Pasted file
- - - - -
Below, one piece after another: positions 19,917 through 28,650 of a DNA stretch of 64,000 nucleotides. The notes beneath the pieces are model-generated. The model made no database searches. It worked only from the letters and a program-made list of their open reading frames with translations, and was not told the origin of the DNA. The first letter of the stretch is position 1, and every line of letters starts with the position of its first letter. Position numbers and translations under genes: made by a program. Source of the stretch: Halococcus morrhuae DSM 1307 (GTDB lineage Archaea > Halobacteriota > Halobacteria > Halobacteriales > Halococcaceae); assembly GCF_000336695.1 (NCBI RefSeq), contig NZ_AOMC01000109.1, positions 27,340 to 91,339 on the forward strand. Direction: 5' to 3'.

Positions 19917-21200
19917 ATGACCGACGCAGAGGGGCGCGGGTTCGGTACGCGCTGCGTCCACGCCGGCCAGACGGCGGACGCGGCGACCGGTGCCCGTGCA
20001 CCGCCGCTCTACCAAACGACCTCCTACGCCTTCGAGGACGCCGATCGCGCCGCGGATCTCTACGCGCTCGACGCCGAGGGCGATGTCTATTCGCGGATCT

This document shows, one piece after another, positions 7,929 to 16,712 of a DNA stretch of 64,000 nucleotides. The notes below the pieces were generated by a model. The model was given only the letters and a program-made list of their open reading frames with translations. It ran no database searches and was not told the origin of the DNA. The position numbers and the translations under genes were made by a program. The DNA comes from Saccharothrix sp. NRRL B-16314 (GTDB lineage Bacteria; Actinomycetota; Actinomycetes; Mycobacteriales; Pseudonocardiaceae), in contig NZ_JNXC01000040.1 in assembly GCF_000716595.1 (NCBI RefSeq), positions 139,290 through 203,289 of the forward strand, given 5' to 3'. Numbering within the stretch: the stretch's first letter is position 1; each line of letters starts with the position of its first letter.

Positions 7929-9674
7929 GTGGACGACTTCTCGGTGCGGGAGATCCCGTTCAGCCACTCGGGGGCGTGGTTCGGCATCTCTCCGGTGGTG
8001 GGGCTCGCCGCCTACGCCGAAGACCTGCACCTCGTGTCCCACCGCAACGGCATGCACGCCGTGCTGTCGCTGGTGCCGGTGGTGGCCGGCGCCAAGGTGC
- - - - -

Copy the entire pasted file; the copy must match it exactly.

Below, one piece after another: positions 19,917 through 28,650 of a DNA stretch of 64,000 nucleotides. The notes beneath the pieces are model-generated. The model made no database searches. It worked only from the letters and a program-made list of their open reading frames with translations, and was not told the origin of the DNA. The first letter of the stretch is position 1, and every line of letters starts with the position of its first letter. Position numbers and translations under genes: made by a program. Source of the stretch: Halococcus morrhuae DSM 1307 (GTDB lineage Archaea > Halobacteriota > Halobacteria > Halobacteriales > Halococcaceae); assembly GCF_000336695.1 (NCBI RefSeq), contig NZ_AOMC01000109.1, positions 27,340 to 91,339 on the forward strand. Direction: 5' to 3'.

Positions 19917-21200
19917 ATGACCGACGCAGAGGGGCGCGGGTTCGGTACGCGCTGCGTCCACGCCGGCCAGACGGCGGACGCGGCGACCGGTGCCCGTGCA
20001 CCGCCGCTCTACCAAACGACCTCCTACGCCTTCGAGGACGCCGATCGCGCCGCGGATCTCTACGCGCTCGACGCCGAGGGCGATGTCTATTCGCGGATCT

This document shows, one piece after another, positions 7,929 to 16,712 of a DNA stretch of 64,000 nucleotides. The notes below the pieces were generated by a model. The model was given only the letters and a program-made list of their open reading frames with translations. It ran no database searches and was not told the origin of the DNA. The position numbers and the translations under genes were made by a program. The DNA comes from Saccharothrix sp. NRRL B-16314 (GTDB lineage Bacteria; Actinomycetota; Actinomycetes; Mycobacteriales; Pseudonocardiaceae), in contig NZ_JNXC01000040.1 in assembly GCF_000716595.1 (NCBI RefSeq), positions 139,290 through 203,289 of the forward strand, given 5' to 3'. Numbering within the stretch: the stretch's first letter is position 1; each line of letters starts with the position of its first letter.

Positions 7929-9674
7929 GTGGACGACTTCTCGGTGCGGGAGATCCCGTTCAGCCACTCGGGGGCGTGGTTCGGCATCTCTCCGGTGGTG
8001 GGGCTCGCCGCCTACGCCGAAGACCTGCACCTCGTGTCCCACCGCAACGGCATGCACGCCGTGCTGTCGCTGGTGCCGGTGGTGGCCGGCGCCAAGGTGC